After Dark in the Park

After Dark in the Park
Special Speaker Presentations

Tuesdays at 7:00 p.m.
Kīlauea Visitor Center Auditorium

Park entrance fees apply
Presentations are free - suggested $2.00 donation supports park educational programs


 
Tuesday, June 9, 2015 - Volcanic Ash Impacts Around the World: Lessons From the Field and Laboratory
 
Thomas Wilson, PhD

Thomas Wilson, PhD

The talk will discuss what Tom and his team of scientists from New Zealand have learned investigating the impacts of volcanic ash on many facets of communities (particularly farming and agriculture) as well as lessons from laboratory testing of ash impacts on computers, air conditioners, and other critical infrastructure elements.

Tom is a Lecturer in Hazard and Disaster Management in the Department of Geological Sciences at the University of Canterbury. His doctoral research analysed the vulnerability of pastoral farming systems to volcanic ashfall hazards.

Specifically this investigated short- and long-term impacts to pasture and soil, water and animals;mass livestock evacuation;rehabilitation of pastoral farmland following large explosive eruptions;and the effectiveness of government aid in promoting recovery.

Associated research included developing risk assessment tools and models to assess loss from volcanic hazards using geospatial platforms (GIS) - as part of the Riskscape project. Since beginning as a lecturer at UC he has developed the Volcanic Ash Testing laboratory (VAT Lab)which investigates the vulnerability of critical infrastructure and primary industries to volcanic ashfall.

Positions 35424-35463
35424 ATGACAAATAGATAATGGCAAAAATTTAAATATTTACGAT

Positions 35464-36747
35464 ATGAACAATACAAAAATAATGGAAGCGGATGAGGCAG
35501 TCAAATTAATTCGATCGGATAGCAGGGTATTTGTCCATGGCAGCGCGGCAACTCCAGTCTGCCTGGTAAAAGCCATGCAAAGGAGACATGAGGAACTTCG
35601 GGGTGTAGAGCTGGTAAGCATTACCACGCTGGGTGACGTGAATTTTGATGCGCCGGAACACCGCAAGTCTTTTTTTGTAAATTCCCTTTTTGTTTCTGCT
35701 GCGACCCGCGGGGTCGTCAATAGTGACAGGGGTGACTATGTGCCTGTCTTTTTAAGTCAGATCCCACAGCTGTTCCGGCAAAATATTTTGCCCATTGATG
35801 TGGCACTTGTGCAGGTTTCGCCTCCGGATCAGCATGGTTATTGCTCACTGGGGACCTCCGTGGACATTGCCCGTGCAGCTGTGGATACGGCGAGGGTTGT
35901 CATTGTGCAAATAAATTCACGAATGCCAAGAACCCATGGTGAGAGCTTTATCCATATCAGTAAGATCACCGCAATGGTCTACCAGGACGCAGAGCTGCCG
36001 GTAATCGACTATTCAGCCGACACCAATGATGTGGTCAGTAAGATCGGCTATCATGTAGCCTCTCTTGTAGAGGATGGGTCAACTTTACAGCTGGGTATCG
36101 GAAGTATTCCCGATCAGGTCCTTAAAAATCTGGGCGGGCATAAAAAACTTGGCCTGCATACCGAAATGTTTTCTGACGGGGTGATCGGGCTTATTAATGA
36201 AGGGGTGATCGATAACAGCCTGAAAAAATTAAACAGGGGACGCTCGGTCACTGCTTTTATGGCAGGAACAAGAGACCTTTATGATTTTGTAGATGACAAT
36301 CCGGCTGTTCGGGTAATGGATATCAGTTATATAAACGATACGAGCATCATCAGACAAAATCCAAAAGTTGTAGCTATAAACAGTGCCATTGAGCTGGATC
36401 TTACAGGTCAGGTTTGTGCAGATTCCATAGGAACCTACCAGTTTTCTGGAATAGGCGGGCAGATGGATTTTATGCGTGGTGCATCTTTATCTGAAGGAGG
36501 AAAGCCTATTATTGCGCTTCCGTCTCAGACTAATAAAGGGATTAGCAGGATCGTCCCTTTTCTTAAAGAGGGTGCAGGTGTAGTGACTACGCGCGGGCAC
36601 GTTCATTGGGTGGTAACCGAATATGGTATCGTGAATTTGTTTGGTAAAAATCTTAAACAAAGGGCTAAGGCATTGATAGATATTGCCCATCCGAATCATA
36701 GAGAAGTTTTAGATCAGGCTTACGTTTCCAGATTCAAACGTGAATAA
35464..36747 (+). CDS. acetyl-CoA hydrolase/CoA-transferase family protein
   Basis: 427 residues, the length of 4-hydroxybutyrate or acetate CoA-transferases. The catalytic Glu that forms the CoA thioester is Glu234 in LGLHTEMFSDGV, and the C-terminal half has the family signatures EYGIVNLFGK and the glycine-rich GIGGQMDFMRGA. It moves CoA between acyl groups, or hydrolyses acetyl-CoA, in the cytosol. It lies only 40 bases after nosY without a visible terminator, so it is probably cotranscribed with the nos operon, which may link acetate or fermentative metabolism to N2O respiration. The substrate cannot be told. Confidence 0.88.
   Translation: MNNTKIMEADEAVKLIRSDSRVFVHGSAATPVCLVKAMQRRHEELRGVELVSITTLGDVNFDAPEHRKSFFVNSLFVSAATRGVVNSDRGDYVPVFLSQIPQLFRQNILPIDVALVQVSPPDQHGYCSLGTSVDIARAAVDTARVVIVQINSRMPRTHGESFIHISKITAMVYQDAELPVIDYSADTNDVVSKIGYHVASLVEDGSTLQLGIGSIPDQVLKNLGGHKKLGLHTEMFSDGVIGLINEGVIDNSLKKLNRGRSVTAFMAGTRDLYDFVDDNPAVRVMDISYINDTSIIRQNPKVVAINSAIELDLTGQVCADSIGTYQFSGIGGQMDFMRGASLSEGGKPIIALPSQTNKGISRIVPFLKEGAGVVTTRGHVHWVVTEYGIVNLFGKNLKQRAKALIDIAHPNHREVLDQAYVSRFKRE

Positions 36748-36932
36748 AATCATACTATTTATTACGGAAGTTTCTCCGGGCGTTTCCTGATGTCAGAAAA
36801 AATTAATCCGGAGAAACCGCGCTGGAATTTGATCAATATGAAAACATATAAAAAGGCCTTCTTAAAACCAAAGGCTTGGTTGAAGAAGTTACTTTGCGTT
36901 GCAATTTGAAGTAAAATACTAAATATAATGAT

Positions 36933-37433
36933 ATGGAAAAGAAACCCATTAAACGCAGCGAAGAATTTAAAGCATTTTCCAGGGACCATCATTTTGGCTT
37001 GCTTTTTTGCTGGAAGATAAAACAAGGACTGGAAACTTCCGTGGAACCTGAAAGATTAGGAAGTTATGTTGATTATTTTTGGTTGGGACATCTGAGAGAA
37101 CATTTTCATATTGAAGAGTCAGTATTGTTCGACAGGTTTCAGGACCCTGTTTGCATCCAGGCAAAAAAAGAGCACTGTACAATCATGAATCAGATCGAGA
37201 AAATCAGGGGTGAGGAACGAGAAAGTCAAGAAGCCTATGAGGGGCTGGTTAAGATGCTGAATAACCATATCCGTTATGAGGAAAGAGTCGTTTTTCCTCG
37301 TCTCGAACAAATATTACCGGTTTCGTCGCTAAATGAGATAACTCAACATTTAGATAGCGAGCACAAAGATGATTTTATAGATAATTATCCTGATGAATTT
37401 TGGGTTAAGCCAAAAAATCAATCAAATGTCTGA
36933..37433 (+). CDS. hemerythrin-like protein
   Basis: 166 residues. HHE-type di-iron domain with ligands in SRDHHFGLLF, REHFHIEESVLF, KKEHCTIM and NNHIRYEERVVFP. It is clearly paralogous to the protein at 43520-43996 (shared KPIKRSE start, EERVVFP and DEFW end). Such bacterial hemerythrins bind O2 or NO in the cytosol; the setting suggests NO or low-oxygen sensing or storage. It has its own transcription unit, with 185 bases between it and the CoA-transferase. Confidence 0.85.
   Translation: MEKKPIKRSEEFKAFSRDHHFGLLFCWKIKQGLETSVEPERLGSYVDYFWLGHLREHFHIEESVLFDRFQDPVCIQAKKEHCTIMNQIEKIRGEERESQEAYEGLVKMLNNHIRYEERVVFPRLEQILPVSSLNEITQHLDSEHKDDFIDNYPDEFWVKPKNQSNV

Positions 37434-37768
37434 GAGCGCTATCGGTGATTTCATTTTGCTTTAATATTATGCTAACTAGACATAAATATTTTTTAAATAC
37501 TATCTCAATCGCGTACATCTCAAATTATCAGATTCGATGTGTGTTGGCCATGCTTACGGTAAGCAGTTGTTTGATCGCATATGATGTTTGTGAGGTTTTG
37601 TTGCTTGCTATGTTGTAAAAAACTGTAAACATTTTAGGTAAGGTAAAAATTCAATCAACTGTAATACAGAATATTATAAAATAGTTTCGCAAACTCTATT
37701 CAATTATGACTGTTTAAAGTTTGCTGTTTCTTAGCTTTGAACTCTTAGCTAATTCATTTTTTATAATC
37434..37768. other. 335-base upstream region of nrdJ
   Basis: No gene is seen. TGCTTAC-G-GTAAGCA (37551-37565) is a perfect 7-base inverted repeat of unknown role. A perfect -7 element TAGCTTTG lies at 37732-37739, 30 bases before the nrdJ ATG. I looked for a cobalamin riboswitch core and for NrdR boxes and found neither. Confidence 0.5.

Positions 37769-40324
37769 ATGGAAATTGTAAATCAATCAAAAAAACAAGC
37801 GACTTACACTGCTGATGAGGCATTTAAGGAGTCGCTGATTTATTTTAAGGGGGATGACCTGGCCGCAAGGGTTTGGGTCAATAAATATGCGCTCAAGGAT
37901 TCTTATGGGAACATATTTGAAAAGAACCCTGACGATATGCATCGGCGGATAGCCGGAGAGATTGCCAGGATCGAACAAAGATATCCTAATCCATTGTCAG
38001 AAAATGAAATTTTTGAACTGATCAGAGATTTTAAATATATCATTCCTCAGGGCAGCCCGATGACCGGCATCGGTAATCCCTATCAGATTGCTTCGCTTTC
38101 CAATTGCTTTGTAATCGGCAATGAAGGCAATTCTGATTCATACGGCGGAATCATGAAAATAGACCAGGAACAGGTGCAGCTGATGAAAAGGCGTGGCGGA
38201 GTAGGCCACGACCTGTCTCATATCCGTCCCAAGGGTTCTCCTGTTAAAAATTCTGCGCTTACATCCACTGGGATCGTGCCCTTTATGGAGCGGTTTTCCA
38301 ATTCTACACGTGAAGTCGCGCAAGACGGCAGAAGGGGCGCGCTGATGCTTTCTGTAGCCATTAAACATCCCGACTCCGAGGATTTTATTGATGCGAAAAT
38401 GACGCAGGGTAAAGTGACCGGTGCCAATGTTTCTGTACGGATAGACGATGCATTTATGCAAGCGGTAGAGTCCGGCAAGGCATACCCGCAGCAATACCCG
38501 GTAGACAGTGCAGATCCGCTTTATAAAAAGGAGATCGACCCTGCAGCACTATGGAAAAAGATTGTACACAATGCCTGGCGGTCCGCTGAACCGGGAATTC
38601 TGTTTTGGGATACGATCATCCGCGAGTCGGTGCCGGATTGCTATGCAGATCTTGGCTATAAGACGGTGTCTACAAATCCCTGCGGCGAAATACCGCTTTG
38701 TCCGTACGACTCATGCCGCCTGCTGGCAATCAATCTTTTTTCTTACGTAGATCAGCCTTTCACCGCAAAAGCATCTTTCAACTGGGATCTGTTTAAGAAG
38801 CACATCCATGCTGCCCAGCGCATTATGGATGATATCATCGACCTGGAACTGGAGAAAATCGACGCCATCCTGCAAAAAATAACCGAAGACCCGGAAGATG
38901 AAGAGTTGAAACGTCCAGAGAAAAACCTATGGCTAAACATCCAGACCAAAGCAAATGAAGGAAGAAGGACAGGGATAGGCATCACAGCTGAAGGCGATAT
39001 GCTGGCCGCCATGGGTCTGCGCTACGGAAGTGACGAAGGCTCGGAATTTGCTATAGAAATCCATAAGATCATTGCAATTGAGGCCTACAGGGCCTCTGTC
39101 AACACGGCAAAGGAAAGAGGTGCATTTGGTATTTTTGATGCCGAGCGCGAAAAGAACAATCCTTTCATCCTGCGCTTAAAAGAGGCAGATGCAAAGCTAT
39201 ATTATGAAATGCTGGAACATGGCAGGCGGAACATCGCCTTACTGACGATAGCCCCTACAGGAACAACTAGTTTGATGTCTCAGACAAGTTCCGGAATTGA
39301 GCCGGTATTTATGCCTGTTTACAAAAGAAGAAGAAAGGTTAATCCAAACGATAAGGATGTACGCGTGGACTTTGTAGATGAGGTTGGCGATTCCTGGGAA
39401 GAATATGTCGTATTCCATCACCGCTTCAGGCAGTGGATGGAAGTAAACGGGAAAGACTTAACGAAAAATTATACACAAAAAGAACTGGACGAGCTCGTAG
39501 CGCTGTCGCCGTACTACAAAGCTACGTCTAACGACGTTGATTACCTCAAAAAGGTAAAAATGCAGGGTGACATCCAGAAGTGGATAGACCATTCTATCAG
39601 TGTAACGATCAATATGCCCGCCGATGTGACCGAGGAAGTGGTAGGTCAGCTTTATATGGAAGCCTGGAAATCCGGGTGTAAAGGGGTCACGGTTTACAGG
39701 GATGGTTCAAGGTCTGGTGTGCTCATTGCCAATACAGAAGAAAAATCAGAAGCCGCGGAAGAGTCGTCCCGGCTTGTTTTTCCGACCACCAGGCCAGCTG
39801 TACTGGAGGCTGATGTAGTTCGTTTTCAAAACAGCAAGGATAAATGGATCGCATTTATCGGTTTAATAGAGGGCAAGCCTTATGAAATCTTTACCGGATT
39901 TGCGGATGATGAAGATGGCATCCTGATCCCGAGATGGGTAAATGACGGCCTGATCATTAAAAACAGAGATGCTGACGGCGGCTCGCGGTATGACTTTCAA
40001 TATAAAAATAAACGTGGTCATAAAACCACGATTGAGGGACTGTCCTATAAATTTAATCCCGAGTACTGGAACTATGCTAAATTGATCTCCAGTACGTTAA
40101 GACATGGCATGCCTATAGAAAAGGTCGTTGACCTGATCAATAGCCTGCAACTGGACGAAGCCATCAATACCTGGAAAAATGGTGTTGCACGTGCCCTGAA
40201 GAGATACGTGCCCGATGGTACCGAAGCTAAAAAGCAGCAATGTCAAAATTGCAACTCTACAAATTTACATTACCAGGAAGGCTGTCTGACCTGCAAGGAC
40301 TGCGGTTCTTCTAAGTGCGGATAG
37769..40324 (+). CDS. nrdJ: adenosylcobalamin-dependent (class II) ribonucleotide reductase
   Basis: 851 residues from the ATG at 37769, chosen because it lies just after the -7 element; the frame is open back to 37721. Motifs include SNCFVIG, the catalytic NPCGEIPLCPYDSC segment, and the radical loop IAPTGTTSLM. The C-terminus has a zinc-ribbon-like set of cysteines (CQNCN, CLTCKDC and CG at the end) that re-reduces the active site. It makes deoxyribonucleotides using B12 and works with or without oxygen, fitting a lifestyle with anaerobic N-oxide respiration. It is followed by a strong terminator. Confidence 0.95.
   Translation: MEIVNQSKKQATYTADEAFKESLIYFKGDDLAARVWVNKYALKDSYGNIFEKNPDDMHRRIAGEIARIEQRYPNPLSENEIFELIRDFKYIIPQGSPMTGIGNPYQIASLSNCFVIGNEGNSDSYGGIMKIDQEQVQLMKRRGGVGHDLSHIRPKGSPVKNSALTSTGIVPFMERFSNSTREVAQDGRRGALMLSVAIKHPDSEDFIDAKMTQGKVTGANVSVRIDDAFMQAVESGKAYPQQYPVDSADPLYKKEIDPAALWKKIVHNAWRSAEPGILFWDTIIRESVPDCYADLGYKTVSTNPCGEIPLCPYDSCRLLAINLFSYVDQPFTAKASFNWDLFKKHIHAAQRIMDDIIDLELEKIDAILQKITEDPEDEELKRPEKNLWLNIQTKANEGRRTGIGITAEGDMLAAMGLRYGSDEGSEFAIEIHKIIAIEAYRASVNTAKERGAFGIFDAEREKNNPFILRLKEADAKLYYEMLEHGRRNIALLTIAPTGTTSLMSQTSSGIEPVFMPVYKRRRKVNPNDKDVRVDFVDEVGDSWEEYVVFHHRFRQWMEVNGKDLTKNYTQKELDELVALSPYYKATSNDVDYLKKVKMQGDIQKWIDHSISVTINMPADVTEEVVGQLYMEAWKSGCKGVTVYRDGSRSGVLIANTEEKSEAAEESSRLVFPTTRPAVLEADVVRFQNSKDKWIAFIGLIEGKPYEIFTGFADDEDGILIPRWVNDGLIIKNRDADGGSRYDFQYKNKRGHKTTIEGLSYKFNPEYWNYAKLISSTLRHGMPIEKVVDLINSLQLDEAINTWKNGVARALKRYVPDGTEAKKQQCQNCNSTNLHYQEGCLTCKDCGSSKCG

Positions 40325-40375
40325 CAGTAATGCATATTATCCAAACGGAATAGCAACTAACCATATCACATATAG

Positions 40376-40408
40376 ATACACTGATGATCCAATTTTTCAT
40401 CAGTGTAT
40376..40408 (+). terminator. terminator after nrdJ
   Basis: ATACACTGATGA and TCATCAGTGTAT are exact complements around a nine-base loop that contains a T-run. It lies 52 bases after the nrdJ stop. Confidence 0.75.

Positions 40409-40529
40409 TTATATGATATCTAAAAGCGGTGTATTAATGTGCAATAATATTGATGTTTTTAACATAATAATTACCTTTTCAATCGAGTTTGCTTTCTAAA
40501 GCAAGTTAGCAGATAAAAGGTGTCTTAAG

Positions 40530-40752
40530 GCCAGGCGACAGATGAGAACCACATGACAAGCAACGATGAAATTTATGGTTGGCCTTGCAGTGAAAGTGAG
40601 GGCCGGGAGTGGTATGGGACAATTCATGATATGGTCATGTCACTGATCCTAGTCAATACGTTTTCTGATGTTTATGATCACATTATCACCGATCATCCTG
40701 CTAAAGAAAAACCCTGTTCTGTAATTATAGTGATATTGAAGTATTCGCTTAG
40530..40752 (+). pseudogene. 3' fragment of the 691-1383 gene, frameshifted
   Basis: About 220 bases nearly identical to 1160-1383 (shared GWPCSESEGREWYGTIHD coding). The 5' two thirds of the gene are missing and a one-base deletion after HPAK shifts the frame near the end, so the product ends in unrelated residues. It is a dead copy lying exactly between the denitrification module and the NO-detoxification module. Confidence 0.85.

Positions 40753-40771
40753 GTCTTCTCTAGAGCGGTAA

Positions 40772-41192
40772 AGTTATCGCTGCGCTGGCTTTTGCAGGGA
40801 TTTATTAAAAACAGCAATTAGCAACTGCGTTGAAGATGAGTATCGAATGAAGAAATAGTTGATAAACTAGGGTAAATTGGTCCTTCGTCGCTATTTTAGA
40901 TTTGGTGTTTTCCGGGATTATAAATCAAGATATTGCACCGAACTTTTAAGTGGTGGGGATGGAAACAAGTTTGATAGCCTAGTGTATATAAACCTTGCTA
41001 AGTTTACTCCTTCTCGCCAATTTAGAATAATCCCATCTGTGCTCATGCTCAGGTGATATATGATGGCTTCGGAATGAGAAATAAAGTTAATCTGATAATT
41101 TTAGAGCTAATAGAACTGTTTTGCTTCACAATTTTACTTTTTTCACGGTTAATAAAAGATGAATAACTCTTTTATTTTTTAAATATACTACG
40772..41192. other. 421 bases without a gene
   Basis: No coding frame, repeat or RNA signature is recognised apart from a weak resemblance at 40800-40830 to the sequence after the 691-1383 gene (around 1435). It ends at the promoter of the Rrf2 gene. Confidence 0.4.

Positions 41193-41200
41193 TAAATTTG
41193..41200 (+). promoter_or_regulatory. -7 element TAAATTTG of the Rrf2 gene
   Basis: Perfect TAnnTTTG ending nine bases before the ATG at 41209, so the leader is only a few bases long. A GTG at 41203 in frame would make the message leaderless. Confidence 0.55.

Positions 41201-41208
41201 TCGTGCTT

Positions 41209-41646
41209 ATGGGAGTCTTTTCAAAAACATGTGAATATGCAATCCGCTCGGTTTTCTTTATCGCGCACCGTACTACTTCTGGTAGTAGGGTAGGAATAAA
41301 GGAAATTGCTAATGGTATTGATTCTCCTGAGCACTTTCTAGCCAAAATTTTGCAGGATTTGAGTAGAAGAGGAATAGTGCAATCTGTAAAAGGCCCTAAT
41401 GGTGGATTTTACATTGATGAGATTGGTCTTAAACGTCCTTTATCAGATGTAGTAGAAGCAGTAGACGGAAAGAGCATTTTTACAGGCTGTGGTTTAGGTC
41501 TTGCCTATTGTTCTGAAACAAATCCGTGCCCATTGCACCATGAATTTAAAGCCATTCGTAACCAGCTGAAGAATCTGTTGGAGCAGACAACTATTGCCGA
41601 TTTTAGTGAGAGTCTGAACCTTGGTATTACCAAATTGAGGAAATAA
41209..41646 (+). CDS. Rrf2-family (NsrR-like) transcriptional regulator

Tom's other main research interest is understanding the resiliency of rural and isolated communities to natural disasters. This has focused on the impact of recent disasters in the Canterbury region from snowstorm and flooding events, and the assessment of natural hazard risk for isolated communities.

 


 

Tuesday, June 23, 2015 - Silverswords and Lobeliads: Restoring Hawai‘i's Marvels of Evolution

 
lobeliad
 
Silversword
The native silversword and lobeliad lineages of Hawai'i are the world's most spectacular examples of plant adaptive radiation, in which single colonizing ancestors have given rise to a stunning diversity of descendant species. Yet the two lineages now include some of the world's most critically imperiled plants. Focusing on the Ka'u silversword and Pele lobeliad as examples, join Dr. Robert Robichaux , distinguished Professor of Ecology and Evolutionary Biology at the University of Arizona and Founder and President of the Board of Trustees of the Hawaiian Silversword Foundation as he discusses the highly collaborative, largescale endangered plant reintroduction efforts on Hawai'i Island. This fascinating presentation illustrates the value of integrating the reintroduction efforts with ongoing ecosystem restoration efforts across large landscapes.
 
 

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